We are doing T.37 fax on 2811 and 2911 routers, with calls coming in over two T1 links. Occasionally the unit hits a bug where a call gets stuck and the CPU gradually rises up to near 100 over about 45 minutes. It stays close to 100%, almost all in the DocMSP process, with the unit rejecting all incoming calls until something tears down the stuck call when everything returns to normal.
Cisco TAC have been unable to identify or fix the bug, so we have implemented an EEM script to detect the high CPU and bounce the two T1 links. Here is the script, triggered on the call rejection logs:
The script seems to work fine functionally (tested by having it trigger off a user-defined log event instead of the high CPU event), but it seems that when the CPU is very high the script definitely gets triggered but often just doesn't seem to run. 30 minutes or an hour later, it still hasn't bounced the T1 links.
We have the following config line attempting to give more priority to the EEM script, but it doesn't seem to be helping much:
scheduler allocate 40000 5000
I have also seen mention of a 'scheduler interval' command to allow time for low-priority processes, but that doesn't seem to be available on this platform.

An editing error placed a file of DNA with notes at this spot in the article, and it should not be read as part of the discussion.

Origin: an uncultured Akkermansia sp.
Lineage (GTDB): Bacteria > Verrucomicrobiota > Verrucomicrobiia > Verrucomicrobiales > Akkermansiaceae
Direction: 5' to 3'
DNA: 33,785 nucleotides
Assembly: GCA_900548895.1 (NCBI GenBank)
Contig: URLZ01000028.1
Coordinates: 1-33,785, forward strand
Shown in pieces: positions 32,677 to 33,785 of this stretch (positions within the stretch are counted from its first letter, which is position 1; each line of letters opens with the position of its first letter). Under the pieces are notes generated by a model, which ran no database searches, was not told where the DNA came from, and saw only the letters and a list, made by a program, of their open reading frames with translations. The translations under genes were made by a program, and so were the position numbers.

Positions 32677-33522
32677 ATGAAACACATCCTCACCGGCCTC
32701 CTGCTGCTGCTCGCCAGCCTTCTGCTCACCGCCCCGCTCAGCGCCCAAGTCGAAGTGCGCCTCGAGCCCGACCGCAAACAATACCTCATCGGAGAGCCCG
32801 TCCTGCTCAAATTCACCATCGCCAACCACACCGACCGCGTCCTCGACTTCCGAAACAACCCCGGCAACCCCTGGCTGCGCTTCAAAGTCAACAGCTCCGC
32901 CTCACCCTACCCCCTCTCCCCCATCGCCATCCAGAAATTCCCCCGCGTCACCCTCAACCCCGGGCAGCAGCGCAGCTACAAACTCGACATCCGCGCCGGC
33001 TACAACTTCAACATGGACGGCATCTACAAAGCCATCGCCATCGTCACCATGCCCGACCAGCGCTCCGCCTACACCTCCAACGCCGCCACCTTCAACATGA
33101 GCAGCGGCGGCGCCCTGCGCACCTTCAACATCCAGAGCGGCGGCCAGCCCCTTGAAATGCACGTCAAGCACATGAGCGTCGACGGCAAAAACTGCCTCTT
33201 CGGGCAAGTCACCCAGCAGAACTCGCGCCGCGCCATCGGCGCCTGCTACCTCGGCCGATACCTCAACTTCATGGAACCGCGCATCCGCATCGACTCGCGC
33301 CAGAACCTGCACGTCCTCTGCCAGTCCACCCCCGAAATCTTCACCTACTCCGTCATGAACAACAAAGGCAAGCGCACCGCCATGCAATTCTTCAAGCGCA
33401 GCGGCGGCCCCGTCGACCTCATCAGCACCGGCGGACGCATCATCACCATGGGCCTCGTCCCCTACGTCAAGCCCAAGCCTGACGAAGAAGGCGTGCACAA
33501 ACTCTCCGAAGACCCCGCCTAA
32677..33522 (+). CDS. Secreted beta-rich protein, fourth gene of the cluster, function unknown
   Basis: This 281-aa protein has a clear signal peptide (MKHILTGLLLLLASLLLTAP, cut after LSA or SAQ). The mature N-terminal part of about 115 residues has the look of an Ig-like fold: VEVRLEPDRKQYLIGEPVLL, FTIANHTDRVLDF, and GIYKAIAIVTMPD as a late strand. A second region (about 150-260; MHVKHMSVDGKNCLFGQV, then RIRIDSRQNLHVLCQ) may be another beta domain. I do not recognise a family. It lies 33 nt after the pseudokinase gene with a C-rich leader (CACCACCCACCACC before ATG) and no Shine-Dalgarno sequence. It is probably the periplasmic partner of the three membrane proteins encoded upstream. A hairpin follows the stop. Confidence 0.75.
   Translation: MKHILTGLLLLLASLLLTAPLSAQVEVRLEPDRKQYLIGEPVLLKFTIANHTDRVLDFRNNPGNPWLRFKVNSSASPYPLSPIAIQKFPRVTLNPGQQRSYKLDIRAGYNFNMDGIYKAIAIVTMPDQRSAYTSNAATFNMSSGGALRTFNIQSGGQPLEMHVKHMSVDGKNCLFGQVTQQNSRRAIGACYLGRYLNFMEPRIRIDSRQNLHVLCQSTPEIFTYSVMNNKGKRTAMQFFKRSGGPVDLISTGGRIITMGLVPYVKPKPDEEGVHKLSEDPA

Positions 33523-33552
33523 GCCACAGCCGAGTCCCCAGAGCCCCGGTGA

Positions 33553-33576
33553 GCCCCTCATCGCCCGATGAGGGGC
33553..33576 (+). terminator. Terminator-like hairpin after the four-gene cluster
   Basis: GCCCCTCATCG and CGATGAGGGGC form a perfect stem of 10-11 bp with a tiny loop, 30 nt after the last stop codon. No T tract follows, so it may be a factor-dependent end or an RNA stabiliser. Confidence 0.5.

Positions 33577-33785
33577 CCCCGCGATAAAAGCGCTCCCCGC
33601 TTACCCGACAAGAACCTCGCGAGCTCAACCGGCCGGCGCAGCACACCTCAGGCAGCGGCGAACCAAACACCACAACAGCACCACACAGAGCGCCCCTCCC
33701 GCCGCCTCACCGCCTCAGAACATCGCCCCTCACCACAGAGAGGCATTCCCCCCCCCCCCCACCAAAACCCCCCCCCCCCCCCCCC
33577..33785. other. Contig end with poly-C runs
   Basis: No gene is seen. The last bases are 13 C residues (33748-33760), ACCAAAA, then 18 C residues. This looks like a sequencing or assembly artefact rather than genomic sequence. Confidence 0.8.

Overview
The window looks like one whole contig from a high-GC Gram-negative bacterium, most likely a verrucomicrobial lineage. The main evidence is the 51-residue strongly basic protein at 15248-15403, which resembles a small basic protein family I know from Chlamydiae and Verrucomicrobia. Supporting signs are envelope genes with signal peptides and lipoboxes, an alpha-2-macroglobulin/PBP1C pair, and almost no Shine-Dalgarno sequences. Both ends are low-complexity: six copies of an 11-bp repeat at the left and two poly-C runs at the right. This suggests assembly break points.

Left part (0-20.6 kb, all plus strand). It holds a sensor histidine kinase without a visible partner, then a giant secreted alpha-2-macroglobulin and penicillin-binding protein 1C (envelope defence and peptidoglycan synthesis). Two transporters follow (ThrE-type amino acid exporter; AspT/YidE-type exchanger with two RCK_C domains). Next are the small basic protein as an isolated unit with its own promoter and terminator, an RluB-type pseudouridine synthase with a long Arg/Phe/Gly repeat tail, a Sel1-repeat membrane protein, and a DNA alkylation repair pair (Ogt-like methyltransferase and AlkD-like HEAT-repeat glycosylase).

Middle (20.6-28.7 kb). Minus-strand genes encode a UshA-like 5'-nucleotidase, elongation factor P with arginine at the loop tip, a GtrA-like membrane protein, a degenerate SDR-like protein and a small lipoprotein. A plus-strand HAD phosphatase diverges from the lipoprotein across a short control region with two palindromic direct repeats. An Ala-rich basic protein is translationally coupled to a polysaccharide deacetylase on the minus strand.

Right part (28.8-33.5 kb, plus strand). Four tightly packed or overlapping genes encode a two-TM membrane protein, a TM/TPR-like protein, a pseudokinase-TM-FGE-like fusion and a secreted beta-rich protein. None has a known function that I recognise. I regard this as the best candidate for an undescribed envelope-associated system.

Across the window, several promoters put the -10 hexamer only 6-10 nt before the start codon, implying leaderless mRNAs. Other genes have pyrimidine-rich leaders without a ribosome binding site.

Any suggestions for other ways to give more priority to the EEM script, or better values for the 'scheduler allocate' command?
event manager applet high_cpu_recovery event ioswdsysmon sub1 cpu-proc taskname “DocMSP” op gt val 50 is-percent true period 60 action 1.0 syslog msg "----HIGH CPU DETECTED, BOUNCING T1s----" ... and so on ...
This difference from your script is triggering on IOS system monitor counters rather than a syslog message. The theory being that using the IOS system monitor counters will allow you to watch the CPU utilization for the DocMSP process and run your script before the CPU reaches 100% so there's some CPU left to run it. I don't know if 50% ("val 50" above) is the right number for the threshold, given your long experience with this issue you know what constitutes values that aren't sane for DocMSP CPU utilization.
My syntax above may not be 100% correct, if not it's documented here:
This will not help if, as I propose, the maxrun time is being hit. When the CPU is high, and especially if AAA command authorization is being used, each command can take a long time to execute thus pushing the policy toward its default 20 second maxrun time. I would look at maxrun first, especially if the "show logg" shows the syslog message is being generated.
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